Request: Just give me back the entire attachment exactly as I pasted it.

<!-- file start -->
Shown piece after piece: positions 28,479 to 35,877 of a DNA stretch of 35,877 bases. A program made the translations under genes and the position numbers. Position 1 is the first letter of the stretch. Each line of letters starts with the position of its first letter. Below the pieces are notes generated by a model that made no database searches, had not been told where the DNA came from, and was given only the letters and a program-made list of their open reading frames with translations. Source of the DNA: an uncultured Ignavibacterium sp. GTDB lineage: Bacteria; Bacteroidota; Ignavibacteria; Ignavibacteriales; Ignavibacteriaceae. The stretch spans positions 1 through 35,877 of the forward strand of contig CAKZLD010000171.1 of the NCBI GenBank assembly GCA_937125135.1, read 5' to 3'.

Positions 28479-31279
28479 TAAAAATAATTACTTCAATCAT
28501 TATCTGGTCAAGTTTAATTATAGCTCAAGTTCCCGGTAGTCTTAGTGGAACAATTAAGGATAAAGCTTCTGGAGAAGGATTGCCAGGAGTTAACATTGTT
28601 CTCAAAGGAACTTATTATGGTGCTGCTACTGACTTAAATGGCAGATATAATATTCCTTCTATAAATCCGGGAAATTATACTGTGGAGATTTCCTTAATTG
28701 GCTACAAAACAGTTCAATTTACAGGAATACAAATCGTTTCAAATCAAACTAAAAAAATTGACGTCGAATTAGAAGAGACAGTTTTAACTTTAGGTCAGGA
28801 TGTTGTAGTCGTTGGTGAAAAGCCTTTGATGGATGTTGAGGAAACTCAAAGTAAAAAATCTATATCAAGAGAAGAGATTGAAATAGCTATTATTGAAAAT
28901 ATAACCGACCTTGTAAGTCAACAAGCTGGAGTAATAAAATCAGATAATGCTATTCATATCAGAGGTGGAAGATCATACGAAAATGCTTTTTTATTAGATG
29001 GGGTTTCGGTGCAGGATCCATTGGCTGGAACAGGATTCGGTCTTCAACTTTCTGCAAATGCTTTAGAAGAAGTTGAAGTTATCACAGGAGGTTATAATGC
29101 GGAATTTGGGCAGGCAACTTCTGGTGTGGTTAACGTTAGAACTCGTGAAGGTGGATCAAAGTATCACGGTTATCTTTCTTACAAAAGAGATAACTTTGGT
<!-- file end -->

Shown piece after piece: positions 28,479 to 35,877 of a DNA stretch of 35,877 bases. A program made the translations under genes and the position numbers. Position 1 is the first letter of the stretch. Each line of letters starts with the position of its first letter. Below the pieces are notes generated by a model that made no database searches, had not been told where the DNA came from, and was given only the letters and a program-made list of their open reading frames with translations. Source of the DNA: an uncultured Ignavibacterium sp. GTDB lineage: Bacteria; Bacteroidota; Ignavibacteria; Ignavibacteriales; Ignavibacteriaceae. The stretch spans positions 1 through 35,877 of the forward strand of contig CAKZLD010000171.1 of the NCBI GenBank assembly GCA_937125135.1, read 5' to 3'.

Positions 28479-31279
28479 TAAAAATAATTACTTCAATCAT
28501 TATCTGGTCAAGTTTAATTATAGCTCAAGTTCCCGGTAGTCTTAGTGGAACAATTAAGGATAAAGCTTCTGGAGAAGGATTGCCAGGAGTTAACATTGTT
28601 CTCAAAGGAACTTATTATGGTGCTGCTACTGACTTAAATGGCAGATATAATATTCCTTCTATAAATCCGGGAAATTATACTGTGGAGATTTCCTTAATTG
28701 GCTACAAAACAGTTCAATTTACAGGAATACAAATCGTTTCAAATCAAACTAAAAAAATTGACGTCGAATTAGAAGAGACAGTTTTAACTTTAGGTCAGGA
28801 TGTTGTAGTCGTTGGTGAAAAGCCTTTGATGGATGTTGAGGAAACTCAAAGTAAAAAATCTATATCAAGAGAAGAGATTGAAATAGCTATTATTGAAAAT
28901 ATAACCGACCTTGTAAGTCAACAAGCTGGAGTAATAAAATCAGATAATGCTATTCATATCAGAGGTGGAAGATCATACGAAAATGCTTTTTTATTAGATG
29001 GGGTTTCGGTGCAGGATCCATTGGCTGGAACAGGATTCGGTCTTCAACTTTCTGCAAATGCTTTAGAAGAAGTTGAAGTTATCACAGGAGGTTATAATGC
29101 GGAATTTGGGCAGGCAACTTCTGGTGTGGTTAACGTTAGAACTCGTGAAGGTGGATCAAAGTATCACGGTTATCTTTCTTACAAAAGAGATAACTTTGGT